By Teachers, For Teachers
How did I let the New York Times and Bruce Springsteen get my educational goat on Thanksgiving?
Battling the fatigue of turkey-based tryptophan overdose and trying to tune out the barrage of Christmas music that fills my house every year until December 26, I discovered David Brooks’ editorial in the New York Times entitled “The Other Education”. Reading it filled me with a combination of understanding and frustration.
Brooks makes the point that emotional education is often overlooked in our education system and that it occurred for him outside the classroom, as he listened to Bruce Springsteen’s music. He describes how the artist’s music helped him learn about emotions and experiences that he didn’t fully appreciate until recently. I am sure that Brooks’ “second education” is not unique.
I can relate to the story and the moral of this article because I, too, earned my second education from the school of rock.
Much of what I know today about love, relationships, and... dancing comes from the music of my youth. I hope to enjoy an experience like David Brooks’ when I introduce my own children to the music of their old man. The importance of emotional education can not be overstated.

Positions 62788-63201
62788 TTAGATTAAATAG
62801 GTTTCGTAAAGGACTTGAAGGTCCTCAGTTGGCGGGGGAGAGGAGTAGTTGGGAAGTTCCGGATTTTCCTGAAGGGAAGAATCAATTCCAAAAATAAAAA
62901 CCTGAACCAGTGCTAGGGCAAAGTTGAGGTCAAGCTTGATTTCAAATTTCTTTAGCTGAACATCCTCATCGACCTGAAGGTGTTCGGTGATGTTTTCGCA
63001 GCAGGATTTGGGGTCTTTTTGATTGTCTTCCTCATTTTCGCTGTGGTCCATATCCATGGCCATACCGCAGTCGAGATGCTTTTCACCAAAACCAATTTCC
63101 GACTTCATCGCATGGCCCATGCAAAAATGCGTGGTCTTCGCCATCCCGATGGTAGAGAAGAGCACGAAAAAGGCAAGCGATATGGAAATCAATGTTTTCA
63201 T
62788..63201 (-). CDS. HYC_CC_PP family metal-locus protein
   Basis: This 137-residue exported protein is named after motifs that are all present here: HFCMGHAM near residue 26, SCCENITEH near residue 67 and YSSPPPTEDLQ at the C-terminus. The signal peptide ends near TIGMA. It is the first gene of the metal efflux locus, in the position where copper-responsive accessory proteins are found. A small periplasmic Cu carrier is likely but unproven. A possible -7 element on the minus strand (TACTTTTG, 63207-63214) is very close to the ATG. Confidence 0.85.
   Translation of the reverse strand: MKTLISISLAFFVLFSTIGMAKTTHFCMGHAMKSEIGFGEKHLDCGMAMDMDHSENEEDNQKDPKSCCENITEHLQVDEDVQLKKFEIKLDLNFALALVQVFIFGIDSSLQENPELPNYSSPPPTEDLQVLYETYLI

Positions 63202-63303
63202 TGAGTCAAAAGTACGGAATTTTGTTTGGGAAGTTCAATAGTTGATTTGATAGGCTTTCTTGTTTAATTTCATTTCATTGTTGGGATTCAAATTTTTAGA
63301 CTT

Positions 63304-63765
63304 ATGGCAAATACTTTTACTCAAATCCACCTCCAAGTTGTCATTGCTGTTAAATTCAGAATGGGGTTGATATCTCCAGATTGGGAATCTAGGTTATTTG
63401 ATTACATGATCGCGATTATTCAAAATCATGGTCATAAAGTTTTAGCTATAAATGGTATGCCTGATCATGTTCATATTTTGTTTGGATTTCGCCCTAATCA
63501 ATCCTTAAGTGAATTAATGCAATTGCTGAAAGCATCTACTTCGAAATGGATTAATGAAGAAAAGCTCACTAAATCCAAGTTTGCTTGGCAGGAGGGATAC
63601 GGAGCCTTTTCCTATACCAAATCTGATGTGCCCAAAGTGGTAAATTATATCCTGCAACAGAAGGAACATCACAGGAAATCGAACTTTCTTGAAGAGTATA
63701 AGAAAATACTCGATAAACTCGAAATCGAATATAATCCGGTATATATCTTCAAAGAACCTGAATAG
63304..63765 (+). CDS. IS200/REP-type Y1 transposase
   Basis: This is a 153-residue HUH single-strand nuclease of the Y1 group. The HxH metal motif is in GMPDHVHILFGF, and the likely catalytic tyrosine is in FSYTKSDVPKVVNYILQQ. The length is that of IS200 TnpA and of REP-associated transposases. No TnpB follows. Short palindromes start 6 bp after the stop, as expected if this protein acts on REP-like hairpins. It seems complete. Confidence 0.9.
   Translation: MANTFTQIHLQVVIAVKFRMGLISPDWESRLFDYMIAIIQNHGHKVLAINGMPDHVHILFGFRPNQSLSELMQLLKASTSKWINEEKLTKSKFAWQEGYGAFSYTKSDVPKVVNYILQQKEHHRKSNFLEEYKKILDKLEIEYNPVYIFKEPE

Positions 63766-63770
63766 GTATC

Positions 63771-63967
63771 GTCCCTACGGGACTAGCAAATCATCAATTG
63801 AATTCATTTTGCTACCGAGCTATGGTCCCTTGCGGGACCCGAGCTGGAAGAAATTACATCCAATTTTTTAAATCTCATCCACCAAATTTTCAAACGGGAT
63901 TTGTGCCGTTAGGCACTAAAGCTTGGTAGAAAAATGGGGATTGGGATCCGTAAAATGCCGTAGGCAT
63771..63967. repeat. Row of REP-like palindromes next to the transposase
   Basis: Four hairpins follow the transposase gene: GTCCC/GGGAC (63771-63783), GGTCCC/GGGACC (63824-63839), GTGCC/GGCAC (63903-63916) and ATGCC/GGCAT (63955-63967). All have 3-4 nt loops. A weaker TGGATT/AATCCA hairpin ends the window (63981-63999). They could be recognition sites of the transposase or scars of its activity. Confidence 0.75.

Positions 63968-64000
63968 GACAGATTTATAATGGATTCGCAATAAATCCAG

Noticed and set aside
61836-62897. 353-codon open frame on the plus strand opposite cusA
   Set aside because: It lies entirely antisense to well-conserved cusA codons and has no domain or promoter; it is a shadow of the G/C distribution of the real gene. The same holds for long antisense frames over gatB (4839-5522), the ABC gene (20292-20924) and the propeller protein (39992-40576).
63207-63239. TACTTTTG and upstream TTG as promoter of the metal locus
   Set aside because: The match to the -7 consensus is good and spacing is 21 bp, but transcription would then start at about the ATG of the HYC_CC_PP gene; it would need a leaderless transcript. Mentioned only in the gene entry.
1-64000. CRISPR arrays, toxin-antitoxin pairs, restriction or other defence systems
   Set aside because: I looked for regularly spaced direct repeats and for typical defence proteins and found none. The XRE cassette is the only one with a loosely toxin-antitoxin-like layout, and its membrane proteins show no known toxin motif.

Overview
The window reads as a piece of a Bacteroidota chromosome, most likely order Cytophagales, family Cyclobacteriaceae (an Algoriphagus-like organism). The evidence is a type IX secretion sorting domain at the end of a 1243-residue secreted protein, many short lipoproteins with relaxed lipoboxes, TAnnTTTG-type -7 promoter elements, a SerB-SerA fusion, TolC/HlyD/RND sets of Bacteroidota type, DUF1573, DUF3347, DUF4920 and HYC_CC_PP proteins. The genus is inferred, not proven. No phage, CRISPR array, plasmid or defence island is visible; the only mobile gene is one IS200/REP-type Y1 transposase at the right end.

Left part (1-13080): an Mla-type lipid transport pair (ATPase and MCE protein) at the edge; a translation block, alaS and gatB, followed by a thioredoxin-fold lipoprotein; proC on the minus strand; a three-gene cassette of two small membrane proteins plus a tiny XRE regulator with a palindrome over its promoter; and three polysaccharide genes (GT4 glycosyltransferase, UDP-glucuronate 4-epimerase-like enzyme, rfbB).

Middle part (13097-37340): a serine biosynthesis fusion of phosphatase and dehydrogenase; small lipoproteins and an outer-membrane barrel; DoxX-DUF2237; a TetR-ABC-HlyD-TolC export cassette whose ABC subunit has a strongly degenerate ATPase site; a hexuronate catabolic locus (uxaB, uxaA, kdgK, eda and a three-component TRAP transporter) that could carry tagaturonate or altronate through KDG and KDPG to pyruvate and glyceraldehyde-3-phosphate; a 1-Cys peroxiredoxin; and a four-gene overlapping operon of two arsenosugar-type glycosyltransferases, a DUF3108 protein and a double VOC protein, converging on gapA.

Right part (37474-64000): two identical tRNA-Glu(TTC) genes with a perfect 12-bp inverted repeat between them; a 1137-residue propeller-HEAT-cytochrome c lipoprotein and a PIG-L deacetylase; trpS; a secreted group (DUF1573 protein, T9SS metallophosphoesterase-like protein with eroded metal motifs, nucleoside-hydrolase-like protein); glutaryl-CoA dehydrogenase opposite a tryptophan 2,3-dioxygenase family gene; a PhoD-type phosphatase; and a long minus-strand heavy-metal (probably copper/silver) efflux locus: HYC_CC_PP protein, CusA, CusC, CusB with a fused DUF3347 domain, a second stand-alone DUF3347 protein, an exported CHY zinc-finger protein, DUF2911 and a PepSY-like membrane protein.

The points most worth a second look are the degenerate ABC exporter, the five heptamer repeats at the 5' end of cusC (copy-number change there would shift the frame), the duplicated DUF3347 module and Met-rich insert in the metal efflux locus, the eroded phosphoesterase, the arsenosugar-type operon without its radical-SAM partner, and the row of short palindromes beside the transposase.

But, that is where I become frustrated. David writes as though the traditional world of education has no awareness or understanding of emotional intelligence and how it develops. While every modern teacher ed program teaches about Howard Gardner’s theory of multiple intelligences, and every recent graduate is trained in strategies and techniques to address these needs, Brooks seems to think that he has discovered some novel.
I understand the Brooks’ intent is to illustrate that real learning can (and does) take place in many non-academic settings, but I can’t help but feel free jilted. We educators can’t be everything to everyone, but it’s worth acknowledging that we try to develop emotional intelligence in our classes and in the experience we create for our students. Through personal connections with our students, we can rival the effects of the legendary Bruce Springsteen.
How do you foster emotional education in your classroom? Share in the comments section!